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Issue No.01 - January/February (2012 vol.9)
pp: 115-127
Spiridon Bakiras , John Jay College, City University of New York, New York
Dimitris Papadias , The Hong Kong University of Science and Technology, Hong Kong
Computational Private Information Retrieval (cPIR) protocols allow a client to retrieve one bit from a database, without the server inferring any information about the queried bit. These protocols are too costly in practice because they invoke complex arithmetic operations for every bit of the database. In this paper, we present pCloud, a distributed system that constitutes the first attempt toward practical cPIR. Our approach assumes a disk-based architecture that retrieves one page with a single query. Using a striping technique, we distribute the database to a number of cooperative peers, and leverage their computational resources to process cPIR queries in parallel. We implemented pCloud on the PlanetLab network, and experimented extensively with several system parameters. Our results indicate that pCloud reduces considerably the query response time compared to the traditional client/server model, and has a very low communication overhead. Additionally, it scales well with an increasing number of peers, achieving a linear speedup.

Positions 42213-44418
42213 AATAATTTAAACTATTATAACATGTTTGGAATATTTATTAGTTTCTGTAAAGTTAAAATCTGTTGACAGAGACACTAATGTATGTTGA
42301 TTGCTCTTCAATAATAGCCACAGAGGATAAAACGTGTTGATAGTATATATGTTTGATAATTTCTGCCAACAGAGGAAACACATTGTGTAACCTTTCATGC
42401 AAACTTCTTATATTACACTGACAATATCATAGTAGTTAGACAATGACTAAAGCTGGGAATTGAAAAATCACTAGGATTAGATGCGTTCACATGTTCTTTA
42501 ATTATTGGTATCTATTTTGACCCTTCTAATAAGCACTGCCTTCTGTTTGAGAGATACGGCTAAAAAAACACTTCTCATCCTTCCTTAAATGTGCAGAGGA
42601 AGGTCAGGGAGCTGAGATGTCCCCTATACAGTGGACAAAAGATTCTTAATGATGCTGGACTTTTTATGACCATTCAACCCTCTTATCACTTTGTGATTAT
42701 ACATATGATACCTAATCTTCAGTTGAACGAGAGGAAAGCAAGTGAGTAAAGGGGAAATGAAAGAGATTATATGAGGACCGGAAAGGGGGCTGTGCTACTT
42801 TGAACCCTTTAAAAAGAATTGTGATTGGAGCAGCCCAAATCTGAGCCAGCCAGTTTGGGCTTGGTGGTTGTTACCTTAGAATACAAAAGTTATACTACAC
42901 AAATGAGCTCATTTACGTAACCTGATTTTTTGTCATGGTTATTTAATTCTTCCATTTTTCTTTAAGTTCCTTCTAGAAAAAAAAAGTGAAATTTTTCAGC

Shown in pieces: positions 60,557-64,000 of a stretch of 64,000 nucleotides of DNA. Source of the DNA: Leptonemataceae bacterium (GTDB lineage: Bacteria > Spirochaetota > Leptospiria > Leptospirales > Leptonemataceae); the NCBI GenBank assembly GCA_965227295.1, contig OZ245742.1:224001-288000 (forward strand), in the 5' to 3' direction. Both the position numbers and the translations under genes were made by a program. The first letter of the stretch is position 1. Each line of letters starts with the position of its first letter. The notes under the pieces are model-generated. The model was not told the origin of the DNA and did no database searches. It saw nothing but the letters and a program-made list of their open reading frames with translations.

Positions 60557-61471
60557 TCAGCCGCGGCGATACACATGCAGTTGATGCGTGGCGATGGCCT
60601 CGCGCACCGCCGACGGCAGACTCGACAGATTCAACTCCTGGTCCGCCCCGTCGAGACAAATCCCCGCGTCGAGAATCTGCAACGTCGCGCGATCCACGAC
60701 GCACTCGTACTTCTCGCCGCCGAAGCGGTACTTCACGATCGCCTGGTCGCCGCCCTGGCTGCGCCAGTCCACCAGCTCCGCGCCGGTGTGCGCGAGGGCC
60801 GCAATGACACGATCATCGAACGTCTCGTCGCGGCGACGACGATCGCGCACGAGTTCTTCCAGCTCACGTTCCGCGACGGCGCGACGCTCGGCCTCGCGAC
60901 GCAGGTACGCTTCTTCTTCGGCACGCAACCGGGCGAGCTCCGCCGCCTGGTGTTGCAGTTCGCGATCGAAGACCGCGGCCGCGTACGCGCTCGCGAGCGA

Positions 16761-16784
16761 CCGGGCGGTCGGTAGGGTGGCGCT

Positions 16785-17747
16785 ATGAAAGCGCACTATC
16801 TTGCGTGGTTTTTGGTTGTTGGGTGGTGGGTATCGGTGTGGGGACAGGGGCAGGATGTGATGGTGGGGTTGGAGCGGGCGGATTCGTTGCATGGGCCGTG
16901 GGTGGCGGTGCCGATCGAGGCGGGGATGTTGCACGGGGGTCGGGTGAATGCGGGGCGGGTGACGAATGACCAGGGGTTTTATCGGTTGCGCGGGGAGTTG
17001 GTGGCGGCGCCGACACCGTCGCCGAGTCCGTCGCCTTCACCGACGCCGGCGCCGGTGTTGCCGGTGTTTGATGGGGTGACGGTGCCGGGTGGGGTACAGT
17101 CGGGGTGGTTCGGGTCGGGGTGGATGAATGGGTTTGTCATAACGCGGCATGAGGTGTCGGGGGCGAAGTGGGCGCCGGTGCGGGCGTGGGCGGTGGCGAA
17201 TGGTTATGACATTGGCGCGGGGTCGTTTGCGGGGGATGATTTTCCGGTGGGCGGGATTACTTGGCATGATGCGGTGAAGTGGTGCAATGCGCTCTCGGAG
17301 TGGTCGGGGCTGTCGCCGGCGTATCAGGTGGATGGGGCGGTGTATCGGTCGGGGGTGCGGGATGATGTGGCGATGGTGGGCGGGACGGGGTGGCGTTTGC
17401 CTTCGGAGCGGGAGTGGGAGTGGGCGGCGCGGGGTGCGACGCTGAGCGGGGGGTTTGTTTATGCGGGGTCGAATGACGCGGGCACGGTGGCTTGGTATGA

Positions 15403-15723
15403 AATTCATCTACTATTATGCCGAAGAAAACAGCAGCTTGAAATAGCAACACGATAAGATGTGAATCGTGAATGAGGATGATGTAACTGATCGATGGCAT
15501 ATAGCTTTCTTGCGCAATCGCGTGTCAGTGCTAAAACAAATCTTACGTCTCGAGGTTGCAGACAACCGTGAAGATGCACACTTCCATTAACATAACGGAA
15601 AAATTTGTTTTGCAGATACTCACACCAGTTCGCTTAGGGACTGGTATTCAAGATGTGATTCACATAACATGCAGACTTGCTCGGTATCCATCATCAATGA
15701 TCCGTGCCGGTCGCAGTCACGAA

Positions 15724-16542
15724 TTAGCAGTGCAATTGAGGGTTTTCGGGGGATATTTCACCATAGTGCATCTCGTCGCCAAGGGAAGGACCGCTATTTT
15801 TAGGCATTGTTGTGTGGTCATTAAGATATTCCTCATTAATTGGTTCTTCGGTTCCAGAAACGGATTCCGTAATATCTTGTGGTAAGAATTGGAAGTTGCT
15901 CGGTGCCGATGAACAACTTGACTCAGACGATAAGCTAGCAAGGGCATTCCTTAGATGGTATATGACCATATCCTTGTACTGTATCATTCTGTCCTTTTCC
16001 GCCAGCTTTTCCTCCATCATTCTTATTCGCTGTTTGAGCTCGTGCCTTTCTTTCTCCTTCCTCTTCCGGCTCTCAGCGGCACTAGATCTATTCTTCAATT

Privacy, private information retrieval, databases, distributed systems, implementation.
Spiridon Bakiras, Dimitris Papadias, "pCloud: A Distributed System for Practical PIR", IEEE Transactions on Dependable and Secure Computing, vol.9, no. 1, pp. 115-127, January/February 2012, doi:10.1109/TDSC.2010.60
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